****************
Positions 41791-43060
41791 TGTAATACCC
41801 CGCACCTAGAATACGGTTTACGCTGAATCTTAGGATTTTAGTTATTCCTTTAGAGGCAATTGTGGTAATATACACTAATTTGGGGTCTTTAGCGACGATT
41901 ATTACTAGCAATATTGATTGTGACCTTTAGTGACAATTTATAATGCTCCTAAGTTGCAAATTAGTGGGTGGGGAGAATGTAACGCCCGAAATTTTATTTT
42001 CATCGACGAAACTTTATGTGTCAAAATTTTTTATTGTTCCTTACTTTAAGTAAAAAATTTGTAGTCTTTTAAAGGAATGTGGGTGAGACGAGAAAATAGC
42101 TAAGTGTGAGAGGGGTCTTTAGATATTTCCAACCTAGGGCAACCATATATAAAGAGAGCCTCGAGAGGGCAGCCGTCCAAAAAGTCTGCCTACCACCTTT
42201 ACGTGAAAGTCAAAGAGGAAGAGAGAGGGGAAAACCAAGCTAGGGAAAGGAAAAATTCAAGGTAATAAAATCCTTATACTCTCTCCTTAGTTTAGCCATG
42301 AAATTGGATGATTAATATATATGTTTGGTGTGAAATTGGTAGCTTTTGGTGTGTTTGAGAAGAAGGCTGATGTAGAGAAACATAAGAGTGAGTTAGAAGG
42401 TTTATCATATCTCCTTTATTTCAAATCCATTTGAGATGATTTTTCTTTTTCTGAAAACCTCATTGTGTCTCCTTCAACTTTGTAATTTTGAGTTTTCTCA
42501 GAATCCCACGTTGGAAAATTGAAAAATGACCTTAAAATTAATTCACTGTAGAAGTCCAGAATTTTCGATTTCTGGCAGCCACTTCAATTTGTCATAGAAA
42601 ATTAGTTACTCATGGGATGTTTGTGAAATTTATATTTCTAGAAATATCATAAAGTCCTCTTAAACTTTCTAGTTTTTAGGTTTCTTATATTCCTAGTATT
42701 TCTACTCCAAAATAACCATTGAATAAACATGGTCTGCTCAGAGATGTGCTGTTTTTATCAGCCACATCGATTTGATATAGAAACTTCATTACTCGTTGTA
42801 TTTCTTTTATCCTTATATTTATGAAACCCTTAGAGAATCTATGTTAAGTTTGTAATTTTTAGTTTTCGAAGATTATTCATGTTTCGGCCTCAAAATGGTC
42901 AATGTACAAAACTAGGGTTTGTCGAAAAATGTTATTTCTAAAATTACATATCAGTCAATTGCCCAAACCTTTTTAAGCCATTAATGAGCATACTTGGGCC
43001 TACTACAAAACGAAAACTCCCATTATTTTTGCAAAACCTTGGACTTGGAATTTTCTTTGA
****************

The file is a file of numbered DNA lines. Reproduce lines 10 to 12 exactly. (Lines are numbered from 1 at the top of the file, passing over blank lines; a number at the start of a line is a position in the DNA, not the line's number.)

42501 GAATCCCACGTTGGAAAATTGAAAAATGACCTTAAAATTAATTCACTGTAGAAGTCCAGAATTTTCGATTTCTGGCAGCCACTTCAATTTGTCATAGAAA
42601 ATTAGTTACTCATGGGATGTTTGTGAAATTTATATTTCTAGAAATATCATAAAGTCCTCTTAAACTTTCTAGTTTTTAGGTTTCTTATATTCCTAGTATT
42701 TCTACTCCAAAATAACCATTGAATAAACATGGTCTGCTCAGAGATGTGCTGTTTTTATCAGCCACATCGATTTGATATAGAAACTTCATTACTCGTTGTA